Chalmers Johnson Interview (2007): Conversations with History; Institute of International Studies, UC Berkeley

The Last Days of the American Republic: Conversation with Chalmers Johnson, President, Japan Policy Research Institute; March 7, 2007, by Harry Kreisler

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In your book you [mention in] an aside the plane spotters. You were president of a plane-spotting association in the United States, so this is something you know and do. These are people who watch planes, and they became key to our understanding of the renditions and all these secret planes ...

Rendition is kept totally secret. I mean, that is the world of abducting people off the streets of Milan, or Stockholm, or wherever it might be, flying them off to a detention center that we know about, or one of our own in a foreign country, where they will unquestionably be tortured. One of our main CIA officials in the Middle East had said, "If you just want a good, hard torture interrogation, you send them to Jordan. If you want them to disappear you send them to Egypt. " That's what we do.

Nobody knew anything about this. It was as under wraps as could be, and you should understand these are not foreign captures of American fugitives to be returned to American justice. This is instead a clandestine activity carried out by the Department of Operations within the CIA. The CIA made some monumental blunders in the things they were doing, one of which [was that] they did these flights around the world via civil aviation, apparently not understanding that there is no place with more eyes awake, 24 hours a day, than any international airport. Hundreds of people that are watching them.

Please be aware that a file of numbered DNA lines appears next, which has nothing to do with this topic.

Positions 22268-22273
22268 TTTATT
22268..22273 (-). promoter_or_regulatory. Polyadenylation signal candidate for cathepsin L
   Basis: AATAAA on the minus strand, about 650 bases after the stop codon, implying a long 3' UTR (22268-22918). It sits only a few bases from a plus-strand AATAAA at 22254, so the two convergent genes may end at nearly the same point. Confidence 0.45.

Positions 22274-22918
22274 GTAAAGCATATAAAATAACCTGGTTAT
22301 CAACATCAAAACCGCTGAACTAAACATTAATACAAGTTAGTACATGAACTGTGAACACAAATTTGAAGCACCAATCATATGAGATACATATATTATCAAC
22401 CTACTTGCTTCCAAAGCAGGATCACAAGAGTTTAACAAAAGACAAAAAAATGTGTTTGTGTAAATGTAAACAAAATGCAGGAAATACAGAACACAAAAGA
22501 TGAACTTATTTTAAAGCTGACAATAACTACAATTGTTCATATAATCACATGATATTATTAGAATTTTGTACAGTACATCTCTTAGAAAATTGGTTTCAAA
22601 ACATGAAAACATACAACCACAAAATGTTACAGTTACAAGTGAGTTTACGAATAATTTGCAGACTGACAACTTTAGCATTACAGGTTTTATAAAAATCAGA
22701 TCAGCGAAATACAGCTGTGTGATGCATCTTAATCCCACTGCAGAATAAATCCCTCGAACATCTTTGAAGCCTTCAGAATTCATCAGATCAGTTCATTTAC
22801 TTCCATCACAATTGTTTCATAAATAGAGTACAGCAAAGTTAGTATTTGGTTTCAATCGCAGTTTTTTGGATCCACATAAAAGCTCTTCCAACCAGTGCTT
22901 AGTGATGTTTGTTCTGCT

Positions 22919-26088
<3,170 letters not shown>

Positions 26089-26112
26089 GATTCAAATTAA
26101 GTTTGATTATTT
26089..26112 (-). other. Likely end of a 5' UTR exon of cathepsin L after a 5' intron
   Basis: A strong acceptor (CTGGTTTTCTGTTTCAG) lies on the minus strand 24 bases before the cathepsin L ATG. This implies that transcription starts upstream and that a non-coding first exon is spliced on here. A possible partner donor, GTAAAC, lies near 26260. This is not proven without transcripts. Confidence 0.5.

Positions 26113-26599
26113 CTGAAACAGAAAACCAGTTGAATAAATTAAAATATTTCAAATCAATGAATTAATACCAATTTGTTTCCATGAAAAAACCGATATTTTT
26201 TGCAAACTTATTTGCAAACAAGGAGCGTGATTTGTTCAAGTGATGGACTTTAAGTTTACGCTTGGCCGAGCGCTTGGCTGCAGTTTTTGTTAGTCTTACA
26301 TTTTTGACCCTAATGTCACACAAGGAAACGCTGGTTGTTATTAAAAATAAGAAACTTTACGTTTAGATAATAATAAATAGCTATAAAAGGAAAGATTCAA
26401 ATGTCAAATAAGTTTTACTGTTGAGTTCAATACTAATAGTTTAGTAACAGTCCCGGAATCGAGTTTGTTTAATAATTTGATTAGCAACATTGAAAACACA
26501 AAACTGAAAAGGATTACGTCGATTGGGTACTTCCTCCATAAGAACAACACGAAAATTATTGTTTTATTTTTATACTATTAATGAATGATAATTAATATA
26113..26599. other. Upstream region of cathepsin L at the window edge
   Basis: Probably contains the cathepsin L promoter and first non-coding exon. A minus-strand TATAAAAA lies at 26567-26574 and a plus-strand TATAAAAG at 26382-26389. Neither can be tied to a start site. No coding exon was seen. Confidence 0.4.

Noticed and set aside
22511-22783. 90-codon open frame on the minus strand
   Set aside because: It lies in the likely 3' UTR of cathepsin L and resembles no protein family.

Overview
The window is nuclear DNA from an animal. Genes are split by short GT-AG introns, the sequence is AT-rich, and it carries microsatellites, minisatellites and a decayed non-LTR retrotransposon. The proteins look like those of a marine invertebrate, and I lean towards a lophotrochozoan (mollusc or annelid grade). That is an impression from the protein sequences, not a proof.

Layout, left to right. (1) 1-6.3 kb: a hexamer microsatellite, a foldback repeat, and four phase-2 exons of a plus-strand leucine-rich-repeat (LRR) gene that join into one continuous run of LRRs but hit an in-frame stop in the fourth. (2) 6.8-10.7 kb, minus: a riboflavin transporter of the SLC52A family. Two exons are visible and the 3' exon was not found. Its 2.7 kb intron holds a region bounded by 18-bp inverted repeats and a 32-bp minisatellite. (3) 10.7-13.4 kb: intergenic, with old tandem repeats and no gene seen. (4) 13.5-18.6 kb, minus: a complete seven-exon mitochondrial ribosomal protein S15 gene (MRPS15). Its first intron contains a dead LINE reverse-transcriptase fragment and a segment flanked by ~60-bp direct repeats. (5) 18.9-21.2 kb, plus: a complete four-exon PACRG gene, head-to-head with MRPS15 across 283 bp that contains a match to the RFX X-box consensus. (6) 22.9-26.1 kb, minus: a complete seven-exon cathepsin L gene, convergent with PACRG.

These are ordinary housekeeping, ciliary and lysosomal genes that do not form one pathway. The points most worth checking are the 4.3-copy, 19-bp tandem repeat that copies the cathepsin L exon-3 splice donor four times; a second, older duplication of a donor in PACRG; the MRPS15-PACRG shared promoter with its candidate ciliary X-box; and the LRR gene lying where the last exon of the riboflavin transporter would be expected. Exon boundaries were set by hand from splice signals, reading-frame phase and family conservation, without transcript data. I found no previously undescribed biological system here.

Among the people watching, which is the way the case began to be broken, were something called airplane spotters. They go back to World War II, to the blitz in Britain. There was a very famous magazine published with official sanction by the Temple Press called the Aeroplane Spotter that is still regarded as one of the great sources of all time on the Luftwaffe, on the 8th Air Force, on the Royal Air Force. What we're looking at here is airplane types, obviously, but then you begin to look at registrations, at squadron markings, at serial numbers, you start putting this stuff together. [If] you get a database, you can infer the number of particular type, and things of this sort. It's now getting harder and harder to do because runways are not quite as accessible as they once were, though the new Japanese Olympus camera has a lens that goes perfectly through a chain link fence. But you stand out at the end of runways with binoculars and cameras and you photograph the airplanes landing, watching them going around. And a group of spotters at Shannon Airport in Ireland called the Shannon Peace Campers outed one of the first planes flying people to Guantanamo Bay, and then you started tracing that down -- it's easy once you've got the registration numbers, it's all on the internet, to start finding out who allegedly owns this, and discover that it's owned by a company that has no employees, that the addresses are all post office boxes in northern Virginia, near Langley, that the officers of the company are clearly fake, they are men who have Social Security cards that were issued when they were in their fifties -- this is an almost certain sign of a new identity being created. And the moment one gets outed, the registration changes overnight.

That's the way it started. Then some other smart journalists picked it up and finally, it ended up [as a] huge scandal, the "spies who came in from the hot tub," twenty-five CIA agents now under indictment in Italy for pinching this imam off the streets of Milan, flying him to Ramstein Air Base, then off to Cairo where he was unquestionably tortured. And these were felonies committed on Italian territory, but it was then revealed that our twenty-five spies that were carrying out this operation were staying in the Principe Di Savoia in Milan at $500 a night, that they ran up bills of $150,000 for just hotel rooms, then they went for vacations on the Tuscan coast and to Venice afterwards. The CIA station chief in Milan had already bought a house to retire in, in Asti -- lovely part of the world!

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